In Honour of Teacher Appreciation Week

To commemorate Teacher Appreciation Week, Tamara Duncan and the editors of Patch wrote a wonderful piece about the “teachers whose influence left an indelible mark on our lives.”

Stern voice, a warm heart

“One very influential teacher in my life was one of my high school and junior high English teachers. Gerri Clifton. She is now an instructional coach at Hazelwood West High School. She was a teacher when I attended the school. Being a person of color, at that time it was her and one other teacher of color at the school and she really bonded with all of her students.

“Mrs. Clifton was like a second mom at school. She made sure you were on your schoolwork. If there were a scholarship or some type of program she felt would benefit you, she would stay on you to apply. She also sponsored an after-school club, Cultural Awareness. It’s always important to have a person you feel can mentor you and in high school, Mrs. Clifton was that person for me. I see her now and she talks to me like I’m that same 15-year-old in class. Believe me, she wasn’t afraid to tell you to sit your behind down, pay attention and do your work!” Candace Jarrett, editor, Hazelwood Patch 

Empowerment through music

“Mr. Doug Carmichael introduced me and dozens of other students to the magnificence, versatility and depth of jazz. He did so by example. Mr. Carmichael made the music cool. He played a killer saxophone. He played along with the ensembles at Niwot High School in Colorado, demonstrating techniques and showing us how to pull off a solo. He pushed us to be our best, and he made us laugh.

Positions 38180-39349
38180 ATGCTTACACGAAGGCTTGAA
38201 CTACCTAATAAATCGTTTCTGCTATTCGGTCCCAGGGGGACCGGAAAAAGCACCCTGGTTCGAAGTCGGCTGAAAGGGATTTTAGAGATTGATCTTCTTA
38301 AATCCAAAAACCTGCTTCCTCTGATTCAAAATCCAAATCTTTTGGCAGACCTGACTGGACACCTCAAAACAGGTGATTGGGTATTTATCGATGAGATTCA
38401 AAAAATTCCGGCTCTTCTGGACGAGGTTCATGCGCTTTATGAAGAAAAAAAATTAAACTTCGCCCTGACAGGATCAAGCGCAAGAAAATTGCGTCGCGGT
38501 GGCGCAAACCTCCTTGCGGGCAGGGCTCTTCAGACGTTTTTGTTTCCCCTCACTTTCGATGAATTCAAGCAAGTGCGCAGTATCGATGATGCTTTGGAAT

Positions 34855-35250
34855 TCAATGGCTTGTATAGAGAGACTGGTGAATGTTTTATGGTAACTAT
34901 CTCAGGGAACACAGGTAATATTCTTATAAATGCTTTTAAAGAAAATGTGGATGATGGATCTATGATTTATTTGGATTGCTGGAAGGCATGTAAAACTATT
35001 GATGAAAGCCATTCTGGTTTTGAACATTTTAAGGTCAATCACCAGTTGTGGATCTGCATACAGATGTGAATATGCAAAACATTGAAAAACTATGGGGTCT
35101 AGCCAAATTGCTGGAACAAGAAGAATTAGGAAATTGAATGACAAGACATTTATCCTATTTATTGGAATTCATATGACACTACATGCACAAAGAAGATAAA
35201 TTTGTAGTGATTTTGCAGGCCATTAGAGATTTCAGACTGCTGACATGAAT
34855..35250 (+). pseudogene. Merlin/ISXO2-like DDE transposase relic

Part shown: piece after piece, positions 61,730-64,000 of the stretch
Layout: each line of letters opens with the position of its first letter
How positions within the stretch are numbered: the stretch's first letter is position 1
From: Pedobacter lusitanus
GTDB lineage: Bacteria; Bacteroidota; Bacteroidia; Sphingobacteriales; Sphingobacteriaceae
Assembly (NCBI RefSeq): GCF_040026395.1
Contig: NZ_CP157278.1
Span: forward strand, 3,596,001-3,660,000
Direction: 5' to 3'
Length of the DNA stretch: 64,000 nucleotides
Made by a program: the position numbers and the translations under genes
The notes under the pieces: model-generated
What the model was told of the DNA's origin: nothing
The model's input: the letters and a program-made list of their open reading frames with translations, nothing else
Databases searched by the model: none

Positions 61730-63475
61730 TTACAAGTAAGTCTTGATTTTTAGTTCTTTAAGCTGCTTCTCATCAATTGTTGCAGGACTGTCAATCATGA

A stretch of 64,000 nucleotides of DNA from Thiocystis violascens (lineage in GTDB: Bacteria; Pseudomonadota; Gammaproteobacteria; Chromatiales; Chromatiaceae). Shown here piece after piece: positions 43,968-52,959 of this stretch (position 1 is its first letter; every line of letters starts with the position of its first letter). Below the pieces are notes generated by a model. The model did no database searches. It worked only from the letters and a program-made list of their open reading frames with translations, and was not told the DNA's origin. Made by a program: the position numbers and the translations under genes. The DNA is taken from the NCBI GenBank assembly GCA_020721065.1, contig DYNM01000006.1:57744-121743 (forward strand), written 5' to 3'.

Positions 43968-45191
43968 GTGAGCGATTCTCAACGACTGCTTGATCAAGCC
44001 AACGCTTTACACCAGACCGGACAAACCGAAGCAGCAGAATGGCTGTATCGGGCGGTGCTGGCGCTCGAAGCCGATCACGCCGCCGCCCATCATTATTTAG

“Outside of the classroom, Mr. Carmichael took time out of his schedule to help students such as myself get better at our craft. He played alongside us, walked us through musical exercises and reviewed hapless efforts to transcribe music onto paper after hearing it performed on CD by the likes of Dexter Gordon. He invited us to jam with him and his trio at local cafes and restaurants. Some might say the birth of the cool happened decades ago. For myself and many other students, it happened when Mr. Carmichael empowered us to become performers in our own right.” -Nate Birt, editor, Clayton-Richmond Heights Patch

Lost in a sea of English

Ms. Pena, my first grade teacher in Houston, Texas, was a phenomenal person. I had recently moved to the states from South America and knew only three English words: watermelon, napkin and handkerchief. At that time there were no special classes for Spanish speakers and I was lost in a sea of English. Ms Pena was a ray of light in a confusing world. She made me feel welcomed, accepted and bright. She worked with me to learn English and clearly all her hard work paid off since years later, I’m a journalist.

I also tip my hat to Ms. Lewis, who taught history/social studies at Miami Palmetto High School. She made history fun and accessible and she was a wonderful, caring human being. She also registered me to vote and instilled a lifelong curiosity about politics. Oh, and can’t forget my son’s teachers at University City Children’s Center who help me co-parent him everyday, and are so very patient with him. Thank you teachers. You are heroes! 
-Myra Lopez, editor, University City Patch

Sharing her time, her home, her dog